If the hon. Member believes that, I must say that I must give him up, as that is utterly opposed to the whole evidence. The hon. Member has been travelling so far over all parts of the globe for his arguments this evening that we must forgive him if on some particular point he falls now and then into error. The friendly tribes have complained to us over and over again that they have been prevented and discouraged from making raids on the Arabs who have been coming to despoil them. The friendly tribes are entirely opposed to the dervishes. It is extremely important if any hon. Members, or any part of the country, believe that Suakin belongs in the slightest degree to the dervishes or to the allies of the dervishes, that they should be informed that that is a complete mistake. The whole of the argument, as I said, as to its being a crime to hold Suakin is based upon this error. Let it further be remembered that it is the religious fanaticism of the dervishes and their Slave Trade tendencies which have animated them in all these campaigns. That is evident from all the information in our possession. I pass now to answer the questions which have been put as to the intentions of the Government. The hon. Member for Kirkcaldy (Sir George Campbell) asks for a reiterated pledge from the Government that we will not advance further into the country. But why should he claim a reiterated pledge? What is the good of giving a pledge three or four times, if the first and second time that pledge receives no credence at the hands of hon. Members? Does the hon. Member think it would be worthy of the Government of a country like this to say before a battle is fought that we intended no aggression and no distant expeditions, and that the moment after the battle had been fought we should change our minds? He need not be under any apprehension of this kind. We have not viewed the attack upon the intrenchments of the dervishes as one of those extraordinary operations which require so much attention as has been given to it. It was a military operation undertaken to turn out a comparatively small force. Now that that is completed, the general policy of the Government will not be altered in the slightest degree. I will not add to what the Government have said already with regard to their determination to adhere to the pledges which they have made. Then hon. Members have asked what is our policy with regard to Egypt in general? There, again, we have given the most specific declarations. We have said that our policy is the same policy which was embodied in the Convention negotiated by Sir H. Drummond Wolff with the Sultan of Turkey. We are pledged before Europe not to occupy Egypt permanently. That is the distinct pledge we have given, and there is no reason why we should repeat that pledge. Our policy is to remain in Egypt until Egypt is strong enough to hold her own, and until the new régime which has been established is in a position to be able to maintain internal order, and to maintain itself sufficiently against external enemies to the south, or in any other direction. That is the policy which has been announced, and I believe that that is a policy which generally commends itself even to the bulk of hon. Members opposite. From that policy we do not intend to deviate. I deny entirely that there is any obscurity as to the policy of the Government as regards Egypt. I say distinctly that we do not look upon the occupation of Egypt as strengthening the position of this country. It is with no desire for aggrandizement that we have occupied Egypt; and, whatever views may prevail in any part of the country, I can assure the House that the Government adhere to the policy which they have so often stated. That is all I wish to say upon the immediate question before the House on this Amendment. I really think the Amendment might be withdrawn in view of the fact that the statements I have made are sufficiently explicit, even if they are not satisfactory to some hon. Members opposite. I do not know, Mr. Speaker, whether I should be in Order in replying to the other hon. Members who have raised points in debate before this Amendment was moved? If so, I should like to say a few words in reply to the hon. Member for Caithness (Dr. Clark).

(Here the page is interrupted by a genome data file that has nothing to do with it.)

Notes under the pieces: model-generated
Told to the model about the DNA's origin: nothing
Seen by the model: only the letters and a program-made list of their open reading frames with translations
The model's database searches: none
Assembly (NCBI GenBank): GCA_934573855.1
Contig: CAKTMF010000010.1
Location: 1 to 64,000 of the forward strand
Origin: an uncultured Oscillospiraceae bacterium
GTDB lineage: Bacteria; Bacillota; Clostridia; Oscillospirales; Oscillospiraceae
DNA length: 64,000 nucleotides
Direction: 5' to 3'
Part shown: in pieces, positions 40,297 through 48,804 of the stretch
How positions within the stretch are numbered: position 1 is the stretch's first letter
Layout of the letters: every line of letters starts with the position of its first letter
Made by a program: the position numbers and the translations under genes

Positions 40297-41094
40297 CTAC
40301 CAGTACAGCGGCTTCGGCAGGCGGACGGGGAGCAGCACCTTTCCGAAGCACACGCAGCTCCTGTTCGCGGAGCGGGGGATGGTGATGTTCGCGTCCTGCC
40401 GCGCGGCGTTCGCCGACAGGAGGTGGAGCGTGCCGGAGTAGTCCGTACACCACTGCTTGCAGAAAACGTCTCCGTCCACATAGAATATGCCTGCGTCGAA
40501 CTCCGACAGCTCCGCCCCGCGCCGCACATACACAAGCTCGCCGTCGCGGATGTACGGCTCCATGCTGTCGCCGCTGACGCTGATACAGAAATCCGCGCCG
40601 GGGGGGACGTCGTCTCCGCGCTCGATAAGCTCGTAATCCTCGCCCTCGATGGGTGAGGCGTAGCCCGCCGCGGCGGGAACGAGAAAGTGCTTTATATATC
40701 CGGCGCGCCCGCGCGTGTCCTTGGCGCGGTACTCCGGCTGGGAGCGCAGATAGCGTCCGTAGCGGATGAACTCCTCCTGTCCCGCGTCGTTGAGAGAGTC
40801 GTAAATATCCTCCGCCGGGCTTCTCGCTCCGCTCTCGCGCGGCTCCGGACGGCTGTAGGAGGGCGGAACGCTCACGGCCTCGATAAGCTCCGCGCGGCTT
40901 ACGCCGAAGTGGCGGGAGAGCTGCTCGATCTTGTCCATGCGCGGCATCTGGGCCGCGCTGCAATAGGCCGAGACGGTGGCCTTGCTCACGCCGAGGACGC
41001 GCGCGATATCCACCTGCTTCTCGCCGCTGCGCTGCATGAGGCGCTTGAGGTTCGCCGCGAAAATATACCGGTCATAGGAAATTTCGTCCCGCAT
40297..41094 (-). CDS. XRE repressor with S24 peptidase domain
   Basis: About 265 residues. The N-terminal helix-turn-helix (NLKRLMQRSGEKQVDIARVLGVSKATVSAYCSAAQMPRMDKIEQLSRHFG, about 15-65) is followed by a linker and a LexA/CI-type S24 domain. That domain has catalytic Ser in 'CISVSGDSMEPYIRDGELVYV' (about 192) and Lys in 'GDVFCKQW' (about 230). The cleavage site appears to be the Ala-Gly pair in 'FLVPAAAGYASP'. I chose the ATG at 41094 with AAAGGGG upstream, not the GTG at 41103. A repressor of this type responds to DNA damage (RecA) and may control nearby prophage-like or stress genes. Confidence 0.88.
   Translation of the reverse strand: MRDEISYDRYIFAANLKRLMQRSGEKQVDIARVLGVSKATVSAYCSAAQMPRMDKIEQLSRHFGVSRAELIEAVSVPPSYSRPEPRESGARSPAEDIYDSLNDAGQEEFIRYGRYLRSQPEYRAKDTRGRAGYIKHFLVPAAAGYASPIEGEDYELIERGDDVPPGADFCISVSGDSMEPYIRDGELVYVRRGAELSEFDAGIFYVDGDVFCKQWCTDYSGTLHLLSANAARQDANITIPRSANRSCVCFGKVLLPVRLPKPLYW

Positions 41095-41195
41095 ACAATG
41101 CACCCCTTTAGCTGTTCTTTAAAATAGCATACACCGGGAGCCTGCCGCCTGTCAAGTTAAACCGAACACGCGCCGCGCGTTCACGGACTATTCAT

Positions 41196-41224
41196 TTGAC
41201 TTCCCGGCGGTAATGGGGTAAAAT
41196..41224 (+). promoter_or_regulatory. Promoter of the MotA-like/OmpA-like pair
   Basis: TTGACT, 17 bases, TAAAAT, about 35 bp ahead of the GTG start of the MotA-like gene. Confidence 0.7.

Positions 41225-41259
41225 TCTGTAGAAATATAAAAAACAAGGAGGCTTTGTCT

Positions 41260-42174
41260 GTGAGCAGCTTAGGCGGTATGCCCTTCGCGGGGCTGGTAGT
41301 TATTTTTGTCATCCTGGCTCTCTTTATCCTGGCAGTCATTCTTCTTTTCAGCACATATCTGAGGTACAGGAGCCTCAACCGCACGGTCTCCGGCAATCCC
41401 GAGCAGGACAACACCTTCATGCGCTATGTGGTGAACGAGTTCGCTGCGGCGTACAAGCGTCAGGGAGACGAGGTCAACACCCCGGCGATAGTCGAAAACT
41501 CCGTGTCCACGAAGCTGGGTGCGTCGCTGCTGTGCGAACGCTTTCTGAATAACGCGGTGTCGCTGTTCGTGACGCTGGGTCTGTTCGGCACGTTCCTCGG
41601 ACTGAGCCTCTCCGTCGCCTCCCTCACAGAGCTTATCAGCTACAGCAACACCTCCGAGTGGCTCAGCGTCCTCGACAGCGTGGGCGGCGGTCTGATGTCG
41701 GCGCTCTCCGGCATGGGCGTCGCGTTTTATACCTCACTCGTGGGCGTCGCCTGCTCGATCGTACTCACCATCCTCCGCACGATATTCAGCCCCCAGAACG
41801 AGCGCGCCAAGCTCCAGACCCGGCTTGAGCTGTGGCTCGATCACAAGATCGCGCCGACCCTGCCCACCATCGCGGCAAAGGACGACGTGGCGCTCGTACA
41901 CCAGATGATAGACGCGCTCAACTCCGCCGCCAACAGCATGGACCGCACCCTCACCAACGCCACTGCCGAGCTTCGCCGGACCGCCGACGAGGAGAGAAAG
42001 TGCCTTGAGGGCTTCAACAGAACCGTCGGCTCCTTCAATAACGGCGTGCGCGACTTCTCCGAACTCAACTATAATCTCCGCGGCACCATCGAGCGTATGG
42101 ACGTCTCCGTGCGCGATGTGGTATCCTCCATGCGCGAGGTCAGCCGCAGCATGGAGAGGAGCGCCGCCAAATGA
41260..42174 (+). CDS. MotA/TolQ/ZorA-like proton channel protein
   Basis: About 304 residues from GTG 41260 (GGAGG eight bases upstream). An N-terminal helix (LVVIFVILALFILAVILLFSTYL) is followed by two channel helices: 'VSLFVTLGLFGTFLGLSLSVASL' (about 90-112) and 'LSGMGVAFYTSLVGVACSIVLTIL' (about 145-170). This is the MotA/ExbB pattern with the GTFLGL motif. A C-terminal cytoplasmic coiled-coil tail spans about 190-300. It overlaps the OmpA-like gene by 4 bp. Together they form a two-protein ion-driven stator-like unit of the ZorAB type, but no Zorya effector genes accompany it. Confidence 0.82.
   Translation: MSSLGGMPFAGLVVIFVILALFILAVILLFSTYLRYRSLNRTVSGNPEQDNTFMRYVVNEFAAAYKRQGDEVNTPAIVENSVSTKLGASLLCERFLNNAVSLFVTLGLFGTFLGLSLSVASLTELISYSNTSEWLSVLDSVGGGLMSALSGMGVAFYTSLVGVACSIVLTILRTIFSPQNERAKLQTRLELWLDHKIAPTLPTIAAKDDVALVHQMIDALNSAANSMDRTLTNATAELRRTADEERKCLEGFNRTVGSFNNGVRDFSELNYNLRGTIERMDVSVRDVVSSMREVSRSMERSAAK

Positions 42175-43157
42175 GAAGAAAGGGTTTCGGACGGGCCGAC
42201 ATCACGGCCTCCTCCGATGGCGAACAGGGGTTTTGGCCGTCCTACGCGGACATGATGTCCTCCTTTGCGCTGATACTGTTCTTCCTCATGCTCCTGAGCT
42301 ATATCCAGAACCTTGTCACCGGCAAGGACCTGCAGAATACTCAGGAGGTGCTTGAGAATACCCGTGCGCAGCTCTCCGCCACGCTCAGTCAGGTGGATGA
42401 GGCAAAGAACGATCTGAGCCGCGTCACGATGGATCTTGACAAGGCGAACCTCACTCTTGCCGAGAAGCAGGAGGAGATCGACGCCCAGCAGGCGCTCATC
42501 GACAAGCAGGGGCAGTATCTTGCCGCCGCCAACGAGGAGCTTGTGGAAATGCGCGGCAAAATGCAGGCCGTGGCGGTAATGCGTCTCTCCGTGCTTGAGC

On a point of Order, Sir, I wish to ask whether we should not confine ourselves to the subject immediately under discussion?


This is one of the subjects which did arise before the Amendment was moved; but it may be for the convenience of hon. Members that the remarks of the right hon. Gentleman should relate to the immediate subject before the House.


Then, Sir, I will only say that the events at Suakin are an encouragement even in the direction desired by hon. Gentlemen opposite, as proving the bravery and dash of the Egyptian troops themselves. It has been a source of great satisfaction that these troops, carefully trained as they have been under English officers, though often depreciated in various quarters, have yet shown themselves, under proper leadership, capable of dealing with fanatical dervishes who are considered to be some of the bravest soldiers in the world. I think that this should be duly acknowledged by the people of this country, and it will show to the public at large that our efforts to train the Egyptian soldiers have not been in vain.